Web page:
Before Q got this train set, my husband pointed out one of the table train sets. No, thank you. This beautiful toy can be put in a shoebox in the closet when we want to play with something else. The table train sets would take up precious floor space all the time. It's a personal choice, but I definitely prefer the flexibility this allows.
The company recommends this toy for ages 2 and up. Brio is a Swedish company. Like other European toddler toys, small parts are consider okay at a younger age than they are by US standards. If your little one still chews and sucks on their toys, I would certainly recommend waiting for them to grow out of that phase before getting a toy with small parts.


Balance Bike
The jury is still out on this set of wheels, and may be until spring when it has more opportunity to be used. It's nearly impossible to find a toddler-size peddle bike, but a number of companies do make balance bikes. There are no pedals or training wheels. It's like a cross between a scooter and a bicycle that has gained a loyal following. Other parents have claimed that, while this ride on toy takes longer for the kids to get used to, it makes that transition to a two-wheeled bicycle a breeze, with kids as young as four learning to peddle without training wheels in one afternoon.
Based off of consumer reviews, we went with a Strider Balance Bike (one of the most expensive brands). We chose to buy this expensive bike used, and I'm glad we did. A few scuffs in the paint is completely worth it to save $50 on a toddler toy. If you just search for "balance bike" you can find other brands that have a cheaper price for their new bikes. Just be sure to read the reviews and compare.
Our fabulous UPS delivery man came to our door empty handed because the box it shipped in had a picture of a bicycle on its side, and he wanted to let us know before he left it on the porch where the kids might find it first.

Monday, December 12, 2016

What We Read at the Hospital

After we set-up the Christmas tree on Saturday, our family went out to play in the common area. It was sunny and around 52 degrees, which seemed inviting at the time. We ended up around the play set. Little Q was showing off how he could climb ladders without help (but with lots of spotting) and M had crossed the monkey bars once already.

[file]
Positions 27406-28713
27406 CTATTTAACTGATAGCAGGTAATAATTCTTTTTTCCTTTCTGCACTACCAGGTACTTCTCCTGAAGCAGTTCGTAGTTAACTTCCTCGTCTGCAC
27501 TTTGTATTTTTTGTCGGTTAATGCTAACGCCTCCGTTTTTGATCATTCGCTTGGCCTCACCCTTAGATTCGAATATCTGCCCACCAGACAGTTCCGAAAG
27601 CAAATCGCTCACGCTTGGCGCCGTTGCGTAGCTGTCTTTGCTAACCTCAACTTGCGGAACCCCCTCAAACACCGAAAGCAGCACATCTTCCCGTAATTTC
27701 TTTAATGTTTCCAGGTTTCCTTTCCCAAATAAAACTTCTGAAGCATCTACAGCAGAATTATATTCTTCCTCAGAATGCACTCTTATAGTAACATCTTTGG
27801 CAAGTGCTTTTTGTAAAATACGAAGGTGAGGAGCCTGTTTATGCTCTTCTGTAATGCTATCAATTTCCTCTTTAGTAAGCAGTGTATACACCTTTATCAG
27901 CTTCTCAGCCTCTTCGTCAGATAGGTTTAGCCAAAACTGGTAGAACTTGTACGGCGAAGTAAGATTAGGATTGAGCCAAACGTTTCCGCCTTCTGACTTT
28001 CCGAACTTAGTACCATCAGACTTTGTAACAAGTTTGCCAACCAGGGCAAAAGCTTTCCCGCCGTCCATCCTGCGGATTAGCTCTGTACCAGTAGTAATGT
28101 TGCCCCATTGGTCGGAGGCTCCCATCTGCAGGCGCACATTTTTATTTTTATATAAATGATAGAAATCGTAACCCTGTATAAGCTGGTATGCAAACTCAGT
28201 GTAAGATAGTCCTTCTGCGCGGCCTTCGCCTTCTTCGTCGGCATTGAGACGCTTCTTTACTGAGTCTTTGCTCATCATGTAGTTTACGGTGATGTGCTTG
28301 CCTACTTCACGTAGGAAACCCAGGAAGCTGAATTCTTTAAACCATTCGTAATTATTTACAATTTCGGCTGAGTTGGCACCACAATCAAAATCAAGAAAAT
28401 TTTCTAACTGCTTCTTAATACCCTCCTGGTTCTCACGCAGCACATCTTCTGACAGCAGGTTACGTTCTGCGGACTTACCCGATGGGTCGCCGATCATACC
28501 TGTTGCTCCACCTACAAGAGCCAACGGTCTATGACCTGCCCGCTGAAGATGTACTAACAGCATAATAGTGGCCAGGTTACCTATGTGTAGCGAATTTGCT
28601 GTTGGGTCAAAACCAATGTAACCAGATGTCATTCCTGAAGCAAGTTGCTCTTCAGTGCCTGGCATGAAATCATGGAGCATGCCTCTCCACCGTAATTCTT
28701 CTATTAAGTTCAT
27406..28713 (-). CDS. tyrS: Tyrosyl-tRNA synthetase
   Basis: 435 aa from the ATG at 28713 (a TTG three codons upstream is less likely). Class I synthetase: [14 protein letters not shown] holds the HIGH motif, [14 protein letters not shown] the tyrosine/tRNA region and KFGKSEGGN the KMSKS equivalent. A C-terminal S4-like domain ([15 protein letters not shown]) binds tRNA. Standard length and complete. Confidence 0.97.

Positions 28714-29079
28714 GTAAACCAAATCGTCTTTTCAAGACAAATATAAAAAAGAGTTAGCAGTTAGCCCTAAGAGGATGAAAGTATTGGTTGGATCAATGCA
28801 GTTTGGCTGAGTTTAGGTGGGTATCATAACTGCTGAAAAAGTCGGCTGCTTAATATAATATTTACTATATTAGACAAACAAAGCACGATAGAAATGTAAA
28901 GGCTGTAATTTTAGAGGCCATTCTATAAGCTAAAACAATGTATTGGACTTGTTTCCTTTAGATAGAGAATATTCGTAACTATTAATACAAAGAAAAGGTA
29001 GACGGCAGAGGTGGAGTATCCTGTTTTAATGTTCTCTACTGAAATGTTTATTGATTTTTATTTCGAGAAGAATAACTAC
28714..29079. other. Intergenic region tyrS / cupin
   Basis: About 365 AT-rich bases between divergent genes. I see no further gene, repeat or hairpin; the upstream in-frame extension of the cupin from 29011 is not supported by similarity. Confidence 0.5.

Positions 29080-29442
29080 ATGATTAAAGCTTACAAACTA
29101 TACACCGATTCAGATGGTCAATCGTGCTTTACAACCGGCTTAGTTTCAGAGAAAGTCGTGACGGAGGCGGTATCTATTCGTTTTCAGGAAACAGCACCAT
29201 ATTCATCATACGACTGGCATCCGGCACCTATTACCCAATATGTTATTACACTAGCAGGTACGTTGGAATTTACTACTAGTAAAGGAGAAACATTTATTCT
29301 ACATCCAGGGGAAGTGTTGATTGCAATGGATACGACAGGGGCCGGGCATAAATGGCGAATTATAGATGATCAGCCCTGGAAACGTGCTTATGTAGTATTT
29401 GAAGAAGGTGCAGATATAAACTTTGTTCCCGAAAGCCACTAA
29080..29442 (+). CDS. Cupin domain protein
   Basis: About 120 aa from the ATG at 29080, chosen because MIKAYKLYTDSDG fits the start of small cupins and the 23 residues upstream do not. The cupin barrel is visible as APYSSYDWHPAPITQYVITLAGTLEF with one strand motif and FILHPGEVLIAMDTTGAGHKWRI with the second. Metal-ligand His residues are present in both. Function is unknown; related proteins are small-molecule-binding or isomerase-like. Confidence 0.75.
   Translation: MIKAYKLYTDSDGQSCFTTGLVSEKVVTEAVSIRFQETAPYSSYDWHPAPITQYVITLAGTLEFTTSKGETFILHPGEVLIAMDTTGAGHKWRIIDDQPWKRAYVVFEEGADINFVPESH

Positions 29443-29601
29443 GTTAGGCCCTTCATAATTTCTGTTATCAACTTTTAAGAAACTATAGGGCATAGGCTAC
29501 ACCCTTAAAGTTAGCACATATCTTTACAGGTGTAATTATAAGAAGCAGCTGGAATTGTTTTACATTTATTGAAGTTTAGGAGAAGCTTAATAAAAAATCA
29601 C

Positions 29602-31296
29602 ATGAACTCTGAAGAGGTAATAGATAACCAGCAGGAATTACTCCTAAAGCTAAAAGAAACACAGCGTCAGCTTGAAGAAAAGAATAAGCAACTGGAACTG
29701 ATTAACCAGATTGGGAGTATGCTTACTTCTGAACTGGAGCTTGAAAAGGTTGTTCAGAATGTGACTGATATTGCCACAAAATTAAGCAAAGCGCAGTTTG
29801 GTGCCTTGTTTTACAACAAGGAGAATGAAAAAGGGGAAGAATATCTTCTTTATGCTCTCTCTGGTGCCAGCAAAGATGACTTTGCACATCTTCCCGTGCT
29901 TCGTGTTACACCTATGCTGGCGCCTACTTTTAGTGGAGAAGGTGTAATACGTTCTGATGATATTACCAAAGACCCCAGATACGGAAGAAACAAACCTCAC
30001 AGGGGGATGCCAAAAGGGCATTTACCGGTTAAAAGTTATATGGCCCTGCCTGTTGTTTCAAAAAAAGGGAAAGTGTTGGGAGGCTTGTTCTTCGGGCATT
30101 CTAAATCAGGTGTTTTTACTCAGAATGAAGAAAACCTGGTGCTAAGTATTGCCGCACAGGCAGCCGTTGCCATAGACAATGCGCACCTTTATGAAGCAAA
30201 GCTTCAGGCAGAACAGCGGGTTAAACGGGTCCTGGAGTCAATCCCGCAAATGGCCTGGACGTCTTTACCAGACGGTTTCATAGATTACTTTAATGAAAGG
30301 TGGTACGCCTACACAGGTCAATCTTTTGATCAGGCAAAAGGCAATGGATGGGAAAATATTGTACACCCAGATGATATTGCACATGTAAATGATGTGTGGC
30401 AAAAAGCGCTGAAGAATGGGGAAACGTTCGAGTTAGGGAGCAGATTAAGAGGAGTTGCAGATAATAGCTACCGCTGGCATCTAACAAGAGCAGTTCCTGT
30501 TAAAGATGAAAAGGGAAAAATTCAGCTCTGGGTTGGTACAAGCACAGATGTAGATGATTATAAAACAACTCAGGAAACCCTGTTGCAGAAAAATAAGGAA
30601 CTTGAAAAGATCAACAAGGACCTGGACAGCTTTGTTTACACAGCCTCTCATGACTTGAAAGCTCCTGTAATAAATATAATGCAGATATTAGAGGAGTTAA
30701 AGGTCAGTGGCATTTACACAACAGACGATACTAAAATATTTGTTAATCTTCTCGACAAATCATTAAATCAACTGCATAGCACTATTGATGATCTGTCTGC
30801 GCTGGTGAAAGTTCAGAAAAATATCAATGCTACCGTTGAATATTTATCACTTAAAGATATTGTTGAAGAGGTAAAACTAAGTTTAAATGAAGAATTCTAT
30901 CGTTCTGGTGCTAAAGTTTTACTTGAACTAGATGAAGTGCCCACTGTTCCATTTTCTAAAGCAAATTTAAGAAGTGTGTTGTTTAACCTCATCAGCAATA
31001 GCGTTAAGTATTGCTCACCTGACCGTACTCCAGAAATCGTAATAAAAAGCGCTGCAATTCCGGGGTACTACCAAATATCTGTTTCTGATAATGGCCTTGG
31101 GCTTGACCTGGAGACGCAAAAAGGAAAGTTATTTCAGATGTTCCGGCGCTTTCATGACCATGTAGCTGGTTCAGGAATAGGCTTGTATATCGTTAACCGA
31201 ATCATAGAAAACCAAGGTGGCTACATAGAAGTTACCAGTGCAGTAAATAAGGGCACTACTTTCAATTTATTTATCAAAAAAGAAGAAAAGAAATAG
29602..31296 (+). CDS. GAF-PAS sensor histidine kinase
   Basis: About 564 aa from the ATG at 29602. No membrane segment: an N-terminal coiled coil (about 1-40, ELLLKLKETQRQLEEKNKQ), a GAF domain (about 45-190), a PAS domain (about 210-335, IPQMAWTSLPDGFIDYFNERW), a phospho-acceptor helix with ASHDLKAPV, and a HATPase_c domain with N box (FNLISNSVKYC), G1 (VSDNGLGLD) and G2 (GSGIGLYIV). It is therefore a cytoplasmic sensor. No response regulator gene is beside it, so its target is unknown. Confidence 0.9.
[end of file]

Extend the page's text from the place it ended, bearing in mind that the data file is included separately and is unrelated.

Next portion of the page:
She lunged from the play set and caught the third rung out. Another time she missed and landed on her feet. She went right back up to try again.
I turned back to Little Q, who likes to tease me by walking closer to the openings on the play set than he knows I like. It's a game. He holds the bars, leans back, and puts one foot out in the forbidden space off the play set. I clap-growl, and he backs off, laughing. He had all my attention when I heard a heavy sound behind me, followed by a faint whimper, and turned to see M crumpled up on the rubber bark. She had missed.
Cory and I were beside her in an instant, asking her again and again where it hurt, ready to help the moment we knew our touch wouldn't dislodge something broken. "My arms!" she finally articulated. "My arms hurt!" We helped her stand and walked her straight home (it wasn't far). She walked slowly, as if each step caused more pain. There was no question about it. She was going to the ER almost immediately. At the house I collected a change of clothes with wide sleeves, her purple fleece blanket, two picture books and my iPad.
Usually I have a rule: no one under the age of 12 is allowed to sit in a front seat when I'm driving. M has another year to go, but the front seats are heated, so I insisted she sit there. 52 degrees quickly turned from pleasantly adventurous to unpleasantly cold for her, and she was shivering. She whimpered when I accidentally brushed against her fingers, and I didn't dare slip her hands through coat sleeves, so we spread a blanket across her lap and turned on the heated seat for the drive.
In the waiting room she was shivering again and had rapid, shallow breathing. I hoped they would bring her a heated blanket soon. I pulled out the first book I had brought and began reading Fancy Nancy Splendiferous Christmas. Once we finished that, I began reading Mad About Madeline* (a collection of all the Madeline picture books). I've found that rhyming couplets can be a soothing distraction to people in pain, similar to rocking back and forth and stroking their forehead. Madeline is completely written in rhyming couplets.